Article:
film December 1, 2011 By Sophie Mollart

126 Wim Wenderstitle73 Wim WendersThe tip tap of dripping water, the vibrations of sinuous, graceful shapes duelling with the containers of water they will scatter across the stage in the quicksilver, freestyle manner of a troop of nimble Jackson Pollocks – these are the dancers of Pina Bausch’s Tanztheater Wuppertal. Later, the dancers will, in turn, swim breast stroke through the stream emblazoned upstage, to the vital, haunting compositions of Jun Miyake.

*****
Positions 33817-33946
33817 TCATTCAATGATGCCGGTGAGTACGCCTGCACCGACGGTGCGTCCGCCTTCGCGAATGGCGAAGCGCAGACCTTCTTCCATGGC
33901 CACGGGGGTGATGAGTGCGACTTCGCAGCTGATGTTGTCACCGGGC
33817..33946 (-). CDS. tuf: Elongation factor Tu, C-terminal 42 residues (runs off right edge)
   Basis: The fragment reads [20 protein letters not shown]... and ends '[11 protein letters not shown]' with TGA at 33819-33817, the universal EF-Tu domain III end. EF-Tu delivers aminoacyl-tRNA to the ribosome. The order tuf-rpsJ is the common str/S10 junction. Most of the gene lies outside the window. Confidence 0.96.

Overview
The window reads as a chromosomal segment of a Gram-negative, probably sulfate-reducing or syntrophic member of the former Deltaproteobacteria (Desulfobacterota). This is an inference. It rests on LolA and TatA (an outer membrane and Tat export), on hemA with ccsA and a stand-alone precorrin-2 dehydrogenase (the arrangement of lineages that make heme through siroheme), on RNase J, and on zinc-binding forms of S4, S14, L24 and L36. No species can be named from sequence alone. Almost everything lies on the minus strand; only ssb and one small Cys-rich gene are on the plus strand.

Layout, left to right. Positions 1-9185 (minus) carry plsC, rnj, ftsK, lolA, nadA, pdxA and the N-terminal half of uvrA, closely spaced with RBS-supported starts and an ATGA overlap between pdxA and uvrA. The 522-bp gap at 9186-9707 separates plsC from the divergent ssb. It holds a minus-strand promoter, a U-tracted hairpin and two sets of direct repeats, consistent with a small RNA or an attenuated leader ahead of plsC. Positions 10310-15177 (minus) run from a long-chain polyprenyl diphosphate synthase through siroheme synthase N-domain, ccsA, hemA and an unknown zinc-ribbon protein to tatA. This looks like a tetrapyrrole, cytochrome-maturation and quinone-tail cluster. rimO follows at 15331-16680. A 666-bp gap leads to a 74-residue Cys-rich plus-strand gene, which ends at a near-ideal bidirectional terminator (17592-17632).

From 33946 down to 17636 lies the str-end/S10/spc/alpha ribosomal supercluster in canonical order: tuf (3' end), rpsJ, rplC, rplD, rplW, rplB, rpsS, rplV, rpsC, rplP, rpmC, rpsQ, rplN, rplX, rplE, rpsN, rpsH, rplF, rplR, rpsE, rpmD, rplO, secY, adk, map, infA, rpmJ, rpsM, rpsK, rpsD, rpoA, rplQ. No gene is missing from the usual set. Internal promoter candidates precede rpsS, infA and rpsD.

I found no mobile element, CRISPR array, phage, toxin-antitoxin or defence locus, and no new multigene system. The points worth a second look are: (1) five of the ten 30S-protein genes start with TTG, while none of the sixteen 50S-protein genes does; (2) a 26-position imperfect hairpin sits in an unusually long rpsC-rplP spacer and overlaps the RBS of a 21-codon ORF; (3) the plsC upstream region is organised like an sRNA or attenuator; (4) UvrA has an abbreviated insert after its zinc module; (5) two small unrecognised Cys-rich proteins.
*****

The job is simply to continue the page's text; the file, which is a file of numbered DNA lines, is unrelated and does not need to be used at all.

At the time of her death in December 2009, Bausch was set to be the subject of a documentary directed by her long time friend, filmmaker Wim Wenders. Wenders described to PLANET first encountering Bausch’s work a quarter of a century ago: It was a big day in my life. I was quite unprepared – like many people, I thought dance didn’t concern me. I’d seen some classic dance and was not touched by it, so I didn’t expect much, I tried to resist it, but my girlfriend insisted – so I caved in and was ready for a boring evening, but after about five minutes I found myself on the edge of my seat weeping uncontrollably. I realized this was big, that I’d just discovered something that was really going to change my life. It wasn’t like anything I thought dance could be – it was immediate and contagious and physical and direct – my body understood it before my brain understood it.

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